Thursday Matthew 1:1-17
Having come to the end of the life of David (nearly) in the books of Samuel we leave behind the Old Testament and head on to the New Testament and look at another gospel, Mathew’s. David was the King all the Jews looked back to and Matthew writes a particularly Jewish gospel about Jesus, the King of God’s Kingdom, wanting to draw our eyes from the earthly king to the heavenly one from God.
First of all he wants to fix Jesus as not only the son of David but also of Abraham, the founding father of the Jewish people, and he does so by giving this long genealogy leading to Jesus. In Verse 17 he speaks of 14 generations from Abraham to David and 14 from David to Jesus. If we look at the list we will see that some figures are missed out. The Jews (and certainly Mathew) had a great fondness for numbers and not necessarily for their mathematic exactitude but more for what they indicated about events. For example seven (see Genesis and creation) is often seen as the number of completeness and the fourteens of Matthew may be a link to a completeness of certain eras of their history.
Whatever, a look down some of the names reminds us of interesting parts of the history of the people e.g. Rahab who let the spies into Jericho, Ruth, the Moabitess, David’s Great Grandmother.
Friday Matthew 1:18-25
Notice how Matthew uses the word Christ or Messiah meaning the anointed one or King, at the beginning of his story because he wants us to know who Jesus was and is.
Because he traces the genealogical line to Joseph who he calls the husband of Mary, he doesn’t say anything about the angel’s message to Mary but he does say her pregnancy was through the Holy Spirit. Joseph is set aside because God wants to indicate that Man (i.e. humankind figured in Joseph) is impotent to bring about his own salvation, only God can bring this about though he doesn’t bypass humankind, his son is to be born of Mary, taking on human nature.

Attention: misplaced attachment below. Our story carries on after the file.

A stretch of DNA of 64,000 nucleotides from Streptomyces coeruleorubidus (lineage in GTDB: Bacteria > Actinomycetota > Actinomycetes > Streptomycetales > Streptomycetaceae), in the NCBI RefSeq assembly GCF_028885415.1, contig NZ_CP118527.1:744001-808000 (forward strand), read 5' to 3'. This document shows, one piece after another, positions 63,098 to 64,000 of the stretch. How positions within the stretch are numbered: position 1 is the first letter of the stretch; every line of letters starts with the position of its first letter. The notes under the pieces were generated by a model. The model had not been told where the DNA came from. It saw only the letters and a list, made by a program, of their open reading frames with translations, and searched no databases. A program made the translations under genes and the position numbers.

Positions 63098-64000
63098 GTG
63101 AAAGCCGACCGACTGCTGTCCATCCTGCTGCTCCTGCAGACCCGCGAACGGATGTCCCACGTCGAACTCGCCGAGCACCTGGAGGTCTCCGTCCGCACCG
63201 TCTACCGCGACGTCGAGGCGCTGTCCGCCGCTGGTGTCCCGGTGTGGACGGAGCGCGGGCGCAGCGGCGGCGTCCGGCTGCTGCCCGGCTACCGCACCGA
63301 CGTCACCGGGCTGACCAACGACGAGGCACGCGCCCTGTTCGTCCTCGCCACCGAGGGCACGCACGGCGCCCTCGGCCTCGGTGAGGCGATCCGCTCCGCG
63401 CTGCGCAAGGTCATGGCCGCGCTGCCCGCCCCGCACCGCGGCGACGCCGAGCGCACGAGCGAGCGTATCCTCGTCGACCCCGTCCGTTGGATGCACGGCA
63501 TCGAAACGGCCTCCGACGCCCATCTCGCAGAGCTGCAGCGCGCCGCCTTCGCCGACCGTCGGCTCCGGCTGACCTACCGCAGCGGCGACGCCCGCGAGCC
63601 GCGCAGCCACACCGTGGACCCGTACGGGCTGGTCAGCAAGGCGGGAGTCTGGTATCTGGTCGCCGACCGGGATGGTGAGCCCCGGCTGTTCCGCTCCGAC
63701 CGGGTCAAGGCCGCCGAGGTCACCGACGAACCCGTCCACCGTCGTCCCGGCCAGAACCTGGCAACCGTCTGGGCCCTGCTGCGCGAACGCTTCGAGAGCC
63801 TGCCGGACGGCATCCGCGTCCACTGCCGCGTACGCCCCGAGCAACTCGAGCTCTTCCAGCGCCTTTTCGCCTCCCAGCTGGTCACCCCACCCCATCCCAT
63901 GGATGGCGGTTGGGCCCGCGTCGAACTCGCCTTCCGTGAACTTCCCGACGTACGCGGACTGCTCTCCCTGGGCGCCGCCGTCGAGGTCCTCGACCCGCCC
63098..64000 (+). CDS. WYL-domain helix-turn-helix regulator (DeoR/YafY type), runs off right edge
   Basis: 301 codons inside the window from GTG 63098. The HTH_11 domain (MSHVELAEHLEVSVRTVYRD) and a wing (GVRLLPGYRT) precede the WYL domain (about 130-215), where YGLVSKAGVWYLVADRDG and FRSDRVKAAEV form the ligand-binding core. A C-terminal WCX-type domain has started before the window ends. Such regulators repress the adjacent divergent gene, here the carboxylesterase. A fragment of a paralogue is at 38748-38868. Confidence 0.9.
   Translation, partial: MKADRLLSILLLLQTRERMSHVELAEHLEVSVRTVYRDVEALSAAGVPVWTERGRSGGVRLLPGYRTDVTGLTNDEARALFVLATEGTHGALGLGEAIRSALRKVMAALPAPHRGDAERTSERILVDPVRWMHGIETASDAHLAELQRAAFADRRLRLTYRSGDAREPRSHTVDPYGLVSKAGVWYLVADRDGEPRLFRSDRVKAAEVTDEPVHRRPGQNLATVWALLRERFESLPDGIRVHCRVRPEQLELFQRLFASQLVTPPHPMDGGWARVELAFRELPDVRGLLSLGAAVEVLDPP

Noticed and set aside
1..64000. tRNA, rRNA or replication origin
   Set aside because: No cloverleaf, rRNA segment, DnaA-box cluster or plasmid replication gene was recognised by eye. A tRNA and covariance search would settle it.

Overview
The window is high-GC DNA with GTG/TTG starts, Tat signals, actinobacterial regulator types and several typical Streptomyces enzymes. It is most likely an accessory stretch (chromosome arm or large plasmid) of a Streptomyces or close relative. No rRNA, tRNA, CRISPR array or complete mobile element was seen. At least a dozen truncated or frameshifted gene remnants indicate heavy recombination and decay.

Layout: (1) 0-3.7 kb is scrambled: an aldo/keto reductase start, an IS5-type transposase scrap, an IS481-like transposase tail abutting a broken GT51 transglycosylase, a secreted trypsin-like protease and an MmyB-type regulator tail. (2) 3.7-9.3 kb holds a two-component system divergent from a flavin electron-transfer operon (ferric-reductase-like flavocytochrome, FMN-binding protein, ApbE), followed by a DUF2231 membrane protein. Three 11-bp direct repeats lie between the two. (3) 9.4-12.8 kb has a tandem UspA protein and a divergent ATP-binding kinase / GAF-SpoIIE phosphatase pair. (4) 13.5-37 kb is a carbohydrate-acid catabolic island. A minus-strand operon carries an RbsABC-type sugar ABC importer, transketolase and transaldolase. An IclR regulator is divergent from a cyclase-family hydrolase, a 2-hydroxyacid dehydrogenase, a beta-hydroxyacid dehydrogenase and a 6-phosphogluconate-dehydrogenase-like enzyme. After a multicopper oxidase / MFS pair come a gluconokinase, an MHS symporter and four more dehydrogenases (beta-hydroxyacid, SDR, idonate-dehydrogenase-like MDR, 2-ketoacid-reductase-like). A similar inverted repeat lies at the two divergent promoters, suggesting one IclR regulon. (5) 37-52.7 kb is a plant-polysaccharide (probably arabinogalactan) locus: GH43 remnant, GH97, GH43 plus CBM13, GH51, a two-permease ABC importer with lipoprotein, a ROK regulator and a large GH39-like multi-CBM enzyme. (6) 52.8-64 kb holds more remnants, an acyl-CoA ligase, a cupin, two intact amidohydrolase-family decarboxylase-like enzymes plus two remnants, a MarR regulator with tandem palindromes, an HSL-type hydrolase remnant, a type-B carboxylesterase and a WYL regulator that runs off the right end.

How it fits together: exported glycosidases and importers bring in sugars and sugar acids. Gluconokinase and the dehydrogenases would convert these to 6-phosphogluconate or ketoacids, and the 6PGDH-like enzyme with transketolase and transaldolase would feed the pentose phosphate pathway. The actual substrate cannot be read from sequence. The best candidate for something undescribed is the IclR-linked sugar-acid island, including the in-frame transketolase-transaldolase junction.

Joseph is warned about what is to happen because he is minded to have a quiet divorce for Mary’s sake which shows his graciousness and kind support of Mary. Mathew with his Jewish hat on wants his readers to know that this baby fulfils the prophecy of Isaiah in that he will be Imanuel (God with us) and his given name, Jesus (Old Testament ‘Joshua’), points to his saving role. He has God’s nature and is coming to save.
Saturday Matthew 2:1-12
Here we come to the men from the East called Magi or Magus from Greek which means one of a learned and priestly class. They would be studiers of the stars and had come declaring that they had seen some sign that pointed to a King of the Jews. They visited Herod who was an Idumean given the title King by the Romans who wanted him as a puppet King, provided he controlled the rebellious Jews. The Herodian family was a nasty piece of work and you can read about them online but here he wants to know of any rival and, after consulting the chief priests and teachers of the law who would know about the place of birth of the prophesied Messiah, he sent the wise men on their way with the instruction to come back and tell him when they had found him.
Well, they didn’t, but on finding the family they came with their gifts of gold, frankincense and myrrh. The gold was indicative of kingship being the most precious and expensive of metals, the frankincense was connected to the priesthood often used in sacrifice together with grain offerings, the myrrh is a spice but often used in embalming so indicative of death. Jesus would be a King, a Priest and his body would be a sacrifice for sins. Matthew wants to tell of these men because they were non-Jews and the Old Testament scriptures told of the gentile nations receiving light through the Jews:- “Nations will come to your light and kings to the brightness of your dawn” (Isaiah 60:3,6) “The kings of Tarshish and distant shores will bring tribute to him” (Psalm 72:1o,11) So at the start of his gospel Matthew tells of the Old Testament scriptures pointing to Jesus as being a figure for the whole world.